In discussions of the early codex, one often finds statements about the obvious technological superiority of the book with pages over the roll. Sometimes these claims will push further and say that rolls were not only relatively less easy to use than codices, but that they must have been essentially awkward and difficult to handle in general. Users must have always struggled with unwieldy rolls (“hefty and unmanageable things,” according to Pelling, “Plutarch’s Method of Work in the Roman Lives”).
I can see why people make these statements (I’m sure I would have a difficult time navigating a roll myself). But I’ve never found these views very persuasive for a couple reasons. First, if all of your reading experience for your entire adult life involved reading from rolls, you would likely gain a level of dexterity in using them. But beyond that, when we think across generations, the roll format was used for centuries. The accumulated knowledge over that time would probably lead to increasingly effective ways to read and use these rolls. I imagine that by the Roman imperial period, regular readers were very comfortable and adroit users of rolls.
In a comment to my previous post, Stephen Goranson draws attention to an article that may also point in this direction:
Wood discusses two ivory panels found at Pompeii. The panels are elaborately decorated and have two pairs of holes near the lower edge and a hole in each upper corner. An image of one the panels is below:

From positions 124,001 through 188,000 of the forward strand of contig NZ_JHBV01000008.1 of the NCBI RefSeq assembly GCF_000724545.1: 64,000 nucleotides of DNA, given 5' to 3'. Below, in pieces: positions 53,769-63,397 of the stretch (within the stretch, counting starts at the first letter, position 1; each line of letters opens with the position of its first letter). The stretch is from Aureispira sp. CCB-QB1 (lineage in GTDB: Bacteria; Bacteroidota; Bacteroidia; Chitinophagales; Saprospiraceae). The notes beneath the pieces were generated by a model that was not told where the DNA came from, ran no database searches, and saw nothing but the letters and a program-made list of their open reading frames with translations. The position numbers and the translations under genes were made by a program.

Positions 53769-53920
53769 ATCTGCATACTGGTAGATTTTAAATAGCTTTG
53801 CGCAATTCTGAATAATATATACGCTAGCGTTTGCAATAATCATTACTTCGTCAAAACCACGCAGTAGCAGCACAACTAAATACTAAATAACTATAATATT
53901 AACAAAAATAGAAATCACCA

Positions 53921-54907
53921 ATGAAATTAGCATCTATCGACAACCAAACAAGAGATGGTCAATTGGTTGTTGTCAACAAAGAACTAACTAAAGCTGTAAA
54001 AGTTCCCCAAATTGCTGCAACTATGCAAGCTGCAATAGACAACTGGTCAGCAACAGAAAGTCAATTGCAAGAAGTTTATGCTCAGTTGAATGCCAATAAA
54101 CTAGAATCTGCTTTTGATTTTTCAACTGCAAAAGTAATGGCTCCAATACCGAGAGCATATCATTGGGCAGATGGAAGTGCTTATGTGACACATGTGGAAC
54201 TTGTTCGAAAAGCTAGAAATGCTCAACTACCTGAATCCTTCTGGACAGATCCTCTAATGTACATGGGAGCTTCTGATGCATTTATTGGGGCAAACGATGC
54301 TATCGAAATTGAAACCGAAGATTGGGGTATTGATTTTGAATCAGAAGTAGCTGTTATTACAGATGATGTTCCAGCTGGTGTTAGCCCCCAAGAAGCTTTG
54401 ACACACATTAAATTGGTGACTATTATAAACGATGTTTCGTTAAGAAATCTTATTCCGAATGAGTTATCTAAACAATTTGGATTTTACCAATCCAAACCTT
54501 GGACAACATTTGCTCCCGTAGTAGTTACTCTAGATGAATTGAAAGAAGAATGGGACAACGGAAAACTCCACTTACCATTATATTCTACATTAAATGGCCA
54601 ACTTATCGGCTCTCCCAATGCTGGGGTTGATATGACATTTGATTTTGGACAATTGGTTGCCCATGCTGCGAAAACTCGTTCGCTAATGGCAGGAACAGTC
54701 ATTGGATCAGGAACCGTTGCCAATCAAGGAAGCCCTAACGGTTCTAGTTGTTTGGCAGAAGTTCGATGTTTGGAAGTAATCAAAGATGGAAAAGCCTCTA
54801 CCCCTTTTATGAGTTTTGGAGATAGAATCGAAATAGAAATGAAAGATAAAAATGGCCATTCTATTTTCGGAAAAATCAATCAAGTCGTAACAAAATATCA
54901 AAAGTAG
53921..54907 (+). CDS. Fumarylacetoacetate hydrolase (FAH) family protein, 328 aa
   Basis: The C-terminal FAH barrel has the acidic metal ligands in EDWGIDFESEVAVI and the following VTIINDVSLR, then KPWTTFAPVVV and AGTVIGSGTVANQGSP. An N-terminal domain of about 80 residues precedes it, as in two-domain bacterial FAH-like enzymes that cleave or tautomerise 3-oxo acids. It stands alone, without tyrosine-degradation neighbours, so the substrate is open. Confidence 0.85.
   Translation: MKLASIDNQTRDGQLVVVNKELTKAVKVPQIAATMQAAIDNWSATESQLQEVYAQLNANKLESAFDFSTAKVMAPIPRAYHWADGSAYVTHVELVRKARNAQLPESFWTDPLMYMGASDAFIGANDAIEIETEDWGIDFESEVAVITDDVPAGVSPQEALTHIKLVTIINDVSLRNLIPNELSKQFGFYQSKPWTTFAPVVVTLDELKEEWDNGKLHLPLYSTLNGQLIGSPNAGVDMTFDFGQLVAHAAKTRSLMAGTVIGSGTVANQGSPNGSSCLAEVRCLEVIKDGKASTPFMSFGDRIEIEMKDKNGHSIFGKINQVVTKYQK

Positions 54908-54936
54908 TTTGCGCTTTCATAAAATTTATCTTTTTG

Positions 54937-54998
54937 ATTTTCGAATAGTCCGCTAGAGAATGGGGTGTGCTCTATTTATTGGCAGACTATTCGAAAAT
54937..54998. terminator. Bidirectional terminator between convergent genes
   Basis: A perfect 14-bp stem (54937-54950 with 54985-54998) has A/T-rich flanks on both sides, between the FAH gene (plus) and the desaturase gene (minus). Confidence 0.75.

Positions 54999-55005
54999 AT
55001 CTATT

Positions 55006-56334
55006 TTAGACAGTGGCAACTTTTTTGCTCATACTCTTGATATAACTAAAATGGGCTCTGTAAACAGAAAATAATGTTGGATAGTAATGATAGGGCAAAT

Similar panels have been found elsewhere in Italy and around the Roman world. A drawing of an example excavated at Ostia was published in 1912:
Wood’s article discusses a possible use for these panels. She compared the panels found at Pompeii with better preserved, though less elaborately decorated, artifacts found at Nîmes and an example now kept at the Fitzwilliam Museum in Cambridge that all show a similar shape and pattern of holes. In addition, these panels have survived together with some additional parts. The set in Cambridge is especially well preserved:
So, it appears that rods passed through the lower sets of holes and knobs were fitted in the upper sets of holes. According to Wood, these artifacts would be used to hold papyrus rolls in place, showing a single column of text and freeing the reader’s hands for other activities (copying the exposed text is one possible use that comes to mind). One end of the papyrus roll would be threaded under the lower rod, over the two upper rods and then under the other lower rod, and then curled until the desired text was exposed over the two upper rods, with the excess roll then curled on either side of the apparatus. It’s reminiscent of (though not identical to) the way rolls of microfilm used to be mounted in some old microfilm readers.
The fairly narrow distance between the two upper rods would reflect the characteristically narrow written columns found especially on deluxe copies of prose texts on rolls.
Wood’s article contains an image of a nice looking replica made by her colleagues, but the key feature (“hands free”) is unfortunately not illustrated by the photograph:
I would very much like to see the model in action with a papyrus roll to see how well it actually functions in keeping the roll open to a particular column without anyone holding the edges. In any event, the interpretation that Wood offers seems at least plausible to me. It’s a fascinating article, and I highly recommend it.